Journalists still report that Marlise Munoz had been on “life support.” She had been attached to a machine that pumped oxygen into her blood and to another one that pumped in nutrients. But she had not been on life support. She was, tragically, dead and no amount of sophisticated technology can “keep someone alive” who is already dead. The journalists quote the woman’s husband as saying his wife had told him she “would not want to be kept alive under such circumstances.” I don’t know what Mr. Munoz, who is an emergency medical technician, actually told reporters. His wife might have said she wouldn’t want machines to sustain her life if she were in a vegetative state. She might have said that if she died, she would not want her organs used or that she would want to be buried promptly. But “keeping her alive” when she was dead was not an option.
Turning to the fetus—the only participant in this drama who was arguably being “kept alive” by machines—the newspapers quote one lawyer as saying “there is an infant, and a dead person serving as a dysfunctional incubator.” I don’t know what the lawyer actually said or what her role was--and she is right that the dead body of Mrs. Munoz was being used as an incubator--but she is not right that “there is an infant.” There was a fetus (“the young of a mammal in the womb”), not an infant (a baby in its first year of life after birth).
All this confusion raises a novel and important issue for older people who are interested in advance care planning—what are the rights of the dead? Most of advance care planning is about living—how a person wishes to be cared for as the end of life approaches. But people also have the option to specify how they want their body to be handled after death occurs. A dead body is not a person; it does not have rights in the way that (living) people do. However, respect for autonomy means a living person has the right to determine what will be done with his or her dead body after death.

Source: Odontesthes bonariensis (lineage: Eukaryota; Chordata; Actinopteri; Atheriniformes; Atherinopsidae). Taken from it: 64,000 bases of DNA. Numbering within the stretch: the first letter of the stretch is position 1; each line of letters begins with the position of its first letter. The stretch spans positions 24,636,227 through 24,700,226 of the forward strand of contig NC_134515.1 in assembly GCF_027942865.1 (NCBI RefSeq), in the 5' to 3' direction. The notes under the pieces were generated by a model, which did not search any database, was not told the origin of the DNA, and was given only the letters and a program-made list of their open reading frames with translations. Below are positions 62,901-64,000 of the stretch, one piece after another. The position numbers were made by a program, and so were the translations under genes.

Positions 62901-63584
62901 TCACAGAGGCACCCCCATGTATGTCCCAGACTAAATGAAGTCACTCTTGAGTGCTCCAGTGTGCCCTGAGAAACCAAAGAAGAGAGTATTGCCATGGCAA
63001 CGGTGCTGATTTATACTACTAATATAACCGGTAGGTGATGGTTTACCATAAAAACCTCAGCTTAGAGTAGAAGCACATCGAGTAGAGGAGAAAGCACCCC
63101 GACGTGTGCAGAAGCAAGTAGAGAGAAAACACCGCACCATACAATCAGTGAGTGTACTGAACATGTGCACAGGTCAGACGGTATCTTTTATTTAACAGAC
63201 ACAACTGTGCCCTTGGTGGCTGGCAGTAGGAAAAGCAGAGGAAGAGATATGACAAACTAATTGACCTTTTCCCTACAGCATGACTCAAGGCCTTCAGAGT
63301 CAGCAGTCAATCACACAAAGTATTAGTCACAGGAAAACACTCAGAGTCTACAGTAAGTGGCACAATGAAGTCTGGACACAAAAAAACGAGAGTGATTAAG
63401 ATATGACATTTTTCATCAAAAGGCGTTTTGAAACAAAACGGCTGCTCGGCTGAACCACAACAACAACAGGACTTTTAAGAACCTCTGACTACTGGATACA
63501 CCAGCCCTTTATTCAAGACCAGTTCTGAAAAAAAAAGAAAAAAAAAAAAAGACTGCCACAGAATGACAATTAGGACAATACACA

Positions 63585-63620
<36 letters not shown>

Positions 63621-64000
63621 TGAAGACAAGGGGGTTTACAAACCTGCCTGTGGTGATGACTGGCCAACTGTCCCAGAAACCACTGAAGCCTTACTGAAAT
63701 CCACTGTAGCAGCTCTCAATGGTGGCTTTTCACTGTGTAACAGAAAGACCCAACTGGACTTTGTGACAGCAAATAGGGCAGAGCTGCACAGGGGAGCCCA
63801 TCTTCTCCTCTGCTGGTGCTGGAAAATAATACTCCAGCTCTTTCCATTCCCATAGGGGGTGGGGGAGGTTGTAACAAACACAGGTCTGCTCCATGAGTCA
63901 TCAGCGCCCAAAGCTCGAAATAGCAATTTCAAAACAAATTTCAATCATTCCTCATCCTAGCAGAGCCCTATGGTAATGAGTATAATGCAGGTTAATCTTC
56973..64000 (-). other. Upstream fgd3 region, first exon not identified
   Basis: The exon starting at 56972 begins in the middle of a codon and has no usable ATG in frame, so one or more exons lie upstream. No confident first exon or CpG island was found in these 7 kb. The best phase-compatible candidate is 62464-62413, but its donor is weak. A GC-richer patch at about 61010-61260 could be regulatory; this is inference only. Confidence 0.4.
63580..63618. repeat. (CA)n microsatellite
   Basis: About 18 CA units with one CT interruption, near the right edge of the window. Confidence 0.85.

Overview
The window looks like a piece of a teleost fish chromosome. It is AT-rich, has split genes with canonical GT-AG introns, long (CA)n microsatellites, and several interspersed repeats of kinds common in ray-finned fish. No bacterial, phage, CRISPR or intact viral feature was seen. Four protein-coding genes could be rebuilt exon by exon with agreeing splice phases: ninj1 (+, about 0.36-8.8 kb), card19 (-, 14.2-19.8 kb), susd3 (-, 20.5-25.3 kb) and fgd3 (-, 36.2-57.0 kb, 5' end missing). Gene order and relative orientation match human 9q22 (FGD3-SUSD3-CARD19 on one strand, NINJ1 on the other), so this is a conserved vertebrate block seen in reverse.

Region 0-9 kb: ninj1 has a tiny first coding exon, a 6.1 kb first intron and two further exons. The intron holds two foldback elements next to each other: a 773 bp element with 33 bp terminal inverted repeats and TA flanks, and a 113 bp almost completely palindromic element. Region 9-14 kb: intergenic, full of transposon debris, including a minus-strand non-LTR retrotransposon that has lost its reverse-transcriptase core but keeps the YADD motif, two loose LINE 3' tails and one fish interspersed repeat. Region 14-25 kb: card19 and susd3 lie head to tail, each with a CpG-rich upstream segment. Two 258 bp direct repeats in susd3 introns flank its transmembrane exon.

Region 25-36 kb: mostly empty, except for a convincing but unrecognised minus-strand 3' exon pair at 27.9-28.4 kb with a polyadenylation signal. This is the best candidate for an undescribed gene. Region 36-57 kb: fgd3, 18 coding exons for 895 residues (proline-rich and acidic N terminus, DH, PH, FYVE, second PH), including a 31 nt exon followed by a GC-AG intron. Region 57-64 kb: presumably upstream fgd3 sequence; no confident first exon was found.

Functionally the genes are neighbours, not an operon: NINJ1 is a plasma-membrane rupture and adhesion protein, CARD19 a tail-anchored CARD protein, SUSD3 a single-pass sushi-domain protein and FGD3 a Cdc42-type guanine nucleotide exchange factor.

So here is what you can say about care-after-death. You can say whether you want to donate your organs after death. Transplanted kidneys, livers, corneas, and other body parts can prolong life or improve the quality of life and there are not nearly as many organs available for transplant as there are people who could benefit from them. You can indicate whether you want an autopsy. Such post-mortem medical examinations can provide information about the cause of death that may be valuable to family members who want to know their risks and are often useful to physicians to improve their skills. And you can say whether your dead body should be disposed of by burial, cremation, or donation to a medical school. Cadavers continue to be important to first year medical students who are learning anatomy.
There are of course limits to what a person can demand about how his or her dead body will be handled. If foul play is suspected, the state can demand an autopsy without requiring consent. If the request for care after death poses a risk to public health—through improperly disposing of the corpse, for example, the government can intervene. But in general, you can decide. Along with designating a health care proxy (someone to make decisions on your behalf about medical care if you are unable to do so), and along with writing out a living will (stating what you would or would not want in various circumstances), you can consider saying what you want after life.
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